ISLAMABAD — The U.S. and NATO have promised to pay $4 billion a year until 2024 to finance Afghanistan’s military and security forces, which are struggling to contain an advancing Taliban. Already, the U.S. has spent nearly $89 billion over the past 20 years to build, equip and train Afghan forces.

    Yet America’s own government watchdog says oversight of the money has been poor, hundreds of millions of dollars have been misspent and corruption is rife in the security apparatus.

    Monitoring where the future funding goes will become virtually impossible after Aug. 31, when the last coalition troops leave. Here is a look at some of the issues:

    U.S. Spending Since 2001

    Nearly $83 billion has been spent to build, equip, train and sustain Afghanistan’s National Defense and Security Forces, which include the military, national police and the elite special forces.

    That figure covers a wide range of items. For example, the U.S. spent nearly $10 billion for vehicles and aircraft. It spent $3.75 billion on fuel for the Afghan military between 2010-2020.

    Separately, another $5.8 billion went into economic and government development and infrastructure since 2001, with the expressed goal of winning public support and blunting the Taliban insurgency. The figures are from reports by John Sopko, the Special Inspector General on Afghanistan Reconstruction, or SIGAR, tasked with monitoring how U.S. taxpayer dollars are spent.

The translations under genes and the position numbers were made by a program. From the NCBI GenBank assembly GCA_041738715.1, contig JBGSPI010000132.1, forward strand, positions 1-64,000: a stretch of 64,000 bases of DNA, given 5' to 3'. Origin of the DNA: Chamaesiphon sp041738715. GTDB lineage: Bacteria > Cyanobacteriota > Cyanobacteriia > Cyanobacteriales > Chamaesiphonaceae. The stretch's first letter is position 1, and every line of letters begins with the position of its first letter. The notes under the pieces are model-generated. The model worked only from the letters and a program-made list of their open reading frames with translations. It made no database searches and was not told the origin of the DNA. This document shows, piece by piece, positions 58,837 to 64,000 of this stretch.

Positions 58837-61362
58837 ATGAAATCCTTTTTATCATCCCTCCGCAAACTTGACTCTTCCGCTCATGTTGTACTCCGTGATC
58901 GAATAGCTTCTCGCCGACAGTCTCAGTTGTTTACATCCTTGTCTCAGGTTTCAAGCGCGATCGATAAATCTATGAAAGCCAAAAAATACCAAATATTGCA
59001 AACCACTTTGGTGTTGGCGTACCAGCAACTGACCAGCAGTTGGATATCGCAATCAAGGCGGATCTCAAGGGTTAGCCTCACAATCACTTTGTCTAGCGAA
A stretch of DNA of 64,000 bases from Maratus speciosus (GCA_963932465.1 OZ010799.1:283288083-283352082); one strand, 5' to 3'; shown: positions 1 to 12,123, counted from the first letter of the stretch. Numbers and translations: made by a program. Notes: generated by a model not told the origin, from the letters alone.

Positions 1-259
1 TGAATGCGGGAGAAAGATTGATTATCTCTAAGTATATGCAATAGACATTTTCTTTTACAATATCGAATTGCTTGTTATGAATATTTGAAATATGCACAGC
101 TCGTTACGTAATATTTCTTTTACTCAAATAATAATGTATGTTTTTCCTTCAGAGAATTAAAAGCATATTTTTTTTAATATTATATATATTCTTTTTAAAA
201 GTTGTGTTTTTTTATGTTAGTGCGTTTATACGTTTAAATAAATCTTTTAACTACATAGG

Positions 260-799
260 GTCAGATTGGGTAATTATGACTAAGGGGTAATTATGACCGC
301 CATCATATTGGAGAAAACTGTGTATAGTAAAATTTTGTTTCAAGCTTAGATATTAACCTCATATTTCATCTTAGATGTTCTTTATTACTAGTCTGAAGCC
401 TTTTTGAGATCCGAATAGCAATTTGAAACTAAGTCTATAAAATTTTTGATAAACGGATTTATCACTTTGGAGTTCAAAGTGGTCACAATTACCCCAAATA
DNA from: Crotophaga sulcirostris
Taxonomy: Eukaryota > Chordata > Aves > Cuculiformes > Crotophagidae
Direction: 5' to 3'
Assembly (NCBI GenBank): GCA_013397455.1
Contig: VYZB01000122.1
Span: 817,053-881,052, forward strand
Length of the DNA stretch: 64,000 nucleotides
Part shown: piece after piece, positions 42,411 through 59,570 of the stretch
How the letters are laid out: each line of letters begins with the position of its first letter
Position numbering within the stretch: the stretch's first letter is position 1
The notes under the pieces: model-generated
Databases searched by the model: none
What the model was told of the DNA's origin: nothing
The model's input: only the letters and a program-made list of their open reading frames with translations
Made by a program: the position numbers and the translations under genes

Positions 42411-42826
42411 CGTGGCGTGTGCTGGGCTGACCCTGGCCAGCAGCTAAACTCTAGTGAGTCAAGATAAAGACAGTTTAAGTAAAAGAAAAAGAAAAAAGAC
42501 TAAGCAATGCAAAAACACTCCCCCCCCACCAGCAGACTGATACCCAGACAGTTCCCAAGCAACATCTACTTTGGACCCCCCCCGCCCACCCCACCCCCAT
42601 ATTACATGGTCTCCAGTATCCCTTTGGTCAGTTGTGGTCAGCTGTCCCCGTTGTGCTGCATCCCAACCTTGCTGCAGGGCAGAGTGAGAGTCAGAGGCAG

The U.S. allocation for 2022 is $3.3 billion. It will include $1 billion to support the Afghan Air Force and Special Mission Wing, $1 billion for fuel, ammunition and spare parts, and $700 million to pay salaries for Afghan soldiers.

    It is difficult to see how the Afghan government will be able to pay to keep its military running after 2024.

    More than 80% of the Afghan government budget is paid by the U.S. and its allies, according to SIGAR. Economic projections suggesting Kabul could carry more of the financial burden have been either wrong or vastly exaggerated, Sopko reported. Afghanistan’s growth rate was to be 3.4% in 2021 but instead shrunk by 2%. In the last 4 of 7 years, Afghanistan has missed its economic growth targets.

    Waste and Corruption

    Much of the billions injected into Afghanistan the past two decades has gone largely unmonitored, leading to runaway corruption by both Afghans and foreign contractors.

    Sopko has issued dozens of reports identifying waste, mismanagement and outright corruption.

    In one instance, the U.S. spent $547 million to buy and refurbish 20 G222 military transport aircraft for the Afghan Air Force. Sixteen of them were later sold as junk to Afghan scrap dealers for $40,257 because the American refurbishers delivered flawed and unsafe aircraft.

    A retired U.S. air force general, contrary to retirement rules, had links to the firm that refurbished the planes, according to a report by Sopko earlier this year. The report said the Justice Department informed the watchdog agency in May 2020 that it would not prosecute any criminal or civil cases connected to the G222 program.

    Of $7.8 billion provided since 2008 to Afghan civilian authorities for buildings and vehicles, only $1.2 billion went to buildings and vehicles that were used as intended. Only $343.2 million worth of what was acquired was maintained in good condition, Sopko said earlier this year.

    The Afghan army and police force officially have around 320,000 members, but SIGAR says the number is closer to 280,000. The discrepancy is attributed to the presence of so-called ghost soldiers, where corrupt officials pad the personnel numbers to collect money, reported SIGAR.